Just as I was settling into my new life as a newspaperman, I got a call from the Provost at Palm Beach Atlantic University, where I had been dean back in the 1990’s. He wanted me to come down there as his associate to help with re-accreditation efforts. I had successfully led that effort down there 10 years before and he wanted me to do it again as 10-year renewal was approaching. To make a long story short, we went down there for an academic year. The university was re-accredited. There was talk about making me Dean again. Uh-oh. We moved back to Sevier County. I fully intended to retire.

However, the editor of the Citizen and Bee was injured and could not work so the publisher called me to edit the papers, so I did that for a little while, still producing a couple of columns a week. But then a strange thing happened. I got a call from the high school wanting me to fill-in as English teacher for the spring semester. I had no experience as a high school teacher, but accepted the challenge. It was straight classroom work and I loved it.

Later, I took a job as full time faculty at the college in Hope and put in two years there totally immersed in the teaching enterprise. Now I am retired, but still producing What Dan Says. Maybe I will keep that up for a little longer.

Monday, January 6, 2014

On The Edge


Dating was always a challenge for my friends and me back in our teenage years. Our fairly small town did not offer a great deal of variety for such activities.

Some of my high school friends practically lived at the skating rink. They got so good at skating they could do it backwards. They did tricky moves and mastered the art of dancing while rolling. My experience with the sport started when I got skates for Christmas when I was seven. It was a sidewalk activity and, in my neighborhood, we had to travel a bit to find hard surfaces. Consequently, I never got really good at skating. I mean, I could stay vertical, but I was no speed demon, nor could I skate backwards. I only went to the skating rink where my gifted friends hung out on occasion. I just skated around and around, nothing fancy, while these rolling wonders showed off and got all the girls for the skate dances.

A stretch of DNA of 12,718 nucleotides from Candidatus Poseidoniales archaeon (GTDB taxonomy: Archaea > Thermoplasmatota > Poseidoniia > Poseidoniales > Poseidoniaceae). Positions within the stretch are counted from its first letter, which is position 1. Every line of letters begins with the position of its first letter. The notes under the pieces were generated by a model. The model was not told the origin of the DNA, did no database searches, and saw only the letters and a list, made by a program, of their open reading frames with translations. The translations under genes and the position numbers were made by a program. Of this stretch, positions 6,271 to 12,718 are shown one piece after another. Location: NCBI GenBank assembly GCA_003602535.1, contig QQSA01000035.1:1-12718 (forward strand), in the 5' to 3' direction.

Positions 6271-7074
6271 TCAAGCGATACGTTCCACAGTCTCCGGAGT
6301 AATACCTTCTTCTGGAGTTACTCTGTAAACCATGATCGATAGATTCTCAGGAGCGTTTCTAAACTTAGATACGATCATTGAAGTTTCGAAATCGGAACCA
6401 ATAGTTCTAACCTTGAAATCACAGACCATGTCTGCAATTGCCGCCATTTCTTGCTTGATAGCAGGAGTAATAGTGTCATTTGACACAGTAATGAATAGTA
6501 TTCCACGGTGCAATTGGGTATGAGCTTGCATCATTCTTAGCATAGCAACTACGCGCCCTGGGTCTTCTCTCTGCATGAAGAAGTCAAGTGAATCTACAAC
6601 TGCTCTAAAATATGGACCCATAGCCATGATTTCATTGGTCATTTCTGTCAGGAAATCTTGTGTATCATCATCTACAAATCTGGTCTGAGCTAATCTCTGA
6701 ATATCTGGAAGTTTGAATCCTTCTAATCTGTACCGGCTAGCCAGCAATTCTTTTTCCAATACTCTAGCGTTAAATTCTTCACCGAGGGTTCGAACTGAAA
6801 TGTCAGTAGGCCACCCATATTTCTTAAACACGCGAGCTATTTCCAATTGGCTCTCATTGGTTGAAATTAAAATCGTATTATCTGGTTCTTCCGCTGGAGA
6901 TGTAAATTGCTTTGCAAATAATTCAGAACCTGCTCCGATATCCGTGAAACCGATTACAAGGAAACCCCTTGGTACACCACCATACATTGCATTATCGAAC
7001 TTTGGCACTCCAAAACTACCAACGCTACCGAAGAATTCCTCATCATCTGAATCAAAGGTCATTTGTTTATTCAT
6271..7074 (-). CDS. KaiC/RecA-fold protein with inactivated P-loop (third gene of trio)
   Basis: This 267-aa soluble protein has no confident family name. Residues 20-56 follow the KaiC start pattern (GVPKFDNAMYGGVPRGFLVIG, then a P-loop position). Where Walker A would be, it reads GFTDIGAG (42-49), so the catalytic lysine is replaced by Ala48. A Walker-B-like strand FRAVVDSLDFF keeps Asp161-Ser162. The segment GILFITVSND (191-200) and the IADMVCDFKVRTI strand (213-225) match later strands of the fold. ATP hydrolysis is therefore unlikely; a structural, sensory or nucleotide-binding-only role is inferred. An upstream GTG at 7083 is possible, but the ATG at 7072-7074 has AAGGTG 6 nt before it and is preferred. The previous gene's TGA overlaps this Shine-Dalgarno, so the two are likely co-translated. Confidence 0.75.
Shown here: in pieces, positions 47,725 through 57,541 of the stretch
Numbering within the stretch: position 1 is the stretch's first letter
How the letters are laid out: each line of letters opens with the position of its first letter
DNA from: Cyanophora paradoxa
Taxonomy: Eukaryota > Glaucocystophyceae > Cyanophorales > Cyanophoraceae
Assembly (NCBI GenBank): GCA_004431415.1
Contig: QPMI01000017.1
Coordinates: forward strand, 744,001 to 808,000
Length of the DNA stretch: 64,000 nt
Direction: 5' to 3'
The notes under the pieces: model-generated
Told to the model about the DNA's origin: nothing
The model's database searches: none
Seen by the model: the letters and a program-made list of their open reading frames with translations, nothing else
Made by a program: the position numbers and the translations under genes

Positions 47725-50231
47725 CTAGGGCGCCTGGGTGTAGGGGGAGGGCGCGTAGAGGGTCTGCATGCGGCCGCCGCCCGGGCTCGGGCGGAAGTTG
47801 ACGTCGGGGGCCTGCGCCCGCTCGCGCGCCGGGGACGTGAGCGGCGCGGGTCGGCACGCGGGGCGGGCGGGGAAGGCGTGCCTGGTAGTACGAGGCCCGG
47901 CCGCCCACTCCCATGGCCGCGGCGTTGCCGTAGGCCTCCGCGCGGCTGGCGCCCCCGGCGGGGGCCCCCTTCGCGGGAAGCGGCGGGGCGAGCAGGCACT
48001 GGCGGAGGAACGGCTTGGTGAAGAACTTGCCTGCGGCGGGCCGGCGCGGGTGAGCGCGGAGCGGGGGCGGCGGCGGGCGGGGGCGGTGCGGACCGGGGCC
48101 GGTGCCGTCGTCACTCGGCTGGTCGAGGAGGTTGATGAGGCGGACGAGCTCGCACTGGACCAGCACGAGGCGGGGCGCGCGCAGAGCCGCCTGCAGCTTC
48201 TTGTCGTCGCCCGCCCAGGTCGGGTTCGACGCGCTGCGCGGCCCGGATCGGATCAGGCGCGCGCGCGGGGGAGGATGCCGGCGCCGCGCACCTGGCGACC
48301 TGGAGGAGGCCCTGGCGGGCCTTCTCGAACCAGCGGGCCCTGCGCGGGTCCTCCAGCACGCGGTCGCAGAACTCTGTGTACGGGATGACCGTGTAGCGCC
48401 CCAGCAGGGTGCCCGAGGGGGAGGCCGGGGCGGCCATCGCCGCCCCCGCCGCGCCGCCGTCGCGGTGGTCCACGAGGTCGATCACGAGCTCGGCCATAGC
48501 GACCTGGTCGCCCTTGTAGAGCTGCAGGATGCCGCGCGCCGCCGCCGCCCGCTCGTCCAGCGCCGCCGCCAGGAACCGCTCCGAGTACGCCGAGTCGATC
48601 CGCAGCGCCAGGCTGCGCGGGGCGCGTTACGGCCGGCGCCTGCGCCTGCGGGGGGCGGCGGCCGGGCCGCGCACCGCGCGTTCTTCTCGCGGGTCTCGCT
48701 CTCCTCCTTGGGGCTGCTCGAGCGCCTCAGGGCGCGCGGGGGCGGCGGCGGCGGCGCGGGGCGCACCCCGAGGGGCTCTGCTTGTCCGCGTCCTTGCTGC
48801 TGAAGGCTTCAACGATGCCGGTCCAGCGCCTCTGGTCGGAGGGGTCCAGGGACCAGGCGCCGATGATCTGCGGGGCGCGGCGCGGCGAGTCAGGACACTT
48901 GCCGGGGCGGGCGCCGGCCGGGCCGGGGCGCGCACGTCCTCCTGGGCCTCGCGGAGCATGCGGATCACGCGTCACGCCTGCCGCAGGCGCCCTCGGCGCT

Another activity in my town I never got too good at was miniature golf. I thought of the course as a symbol for life. You have a starting point and you must skillfully overcome obstacles to succeed. Some of the obstacles were fun, like the wrapped-around truck tire. But some were perplexing, like the elusive clown’s mouth. Sometimes that demonic dude would swallow your golf ball and sometimes he would puke it right back at you. Like life, you know. You think you are making progress and then you run into some clown who makes it difficult for you.

The best place to take a date during the summer, though, was the watermelon shed. It was adjacent to the miniature golf course and the mom and pop operation offered generous slices of ice-cold watermelon for a quarter. You could fill yourself and your date up on this seasonal delicacy for a buck.

The movies were another matter. One had to be very careful as to the content of these entertainment venues. If it was a war movie, and there were a lot of those when I was in high school, my date would hate it. If it was a romantic film, I would hate it. The best bet was comedy. Movies involving Ma and Pa Kettle, or Abbot and Costello were a hoot and contained discussable subject matter. “Did you like it when Pa got confused about the modern appliances?” Or, “How about when Lou Costello controlled Frankenstein by putting his tie over his nose?”

The most fun I had, though, was when our church youth leaders took our “Young People Department” down to the river and built a fire for a wiener and marshmallow roast. These leaders were savvy enough to let folks pair off and spend time on the edges of the firelight. Life on the edge has been the modus operandi for many ever since.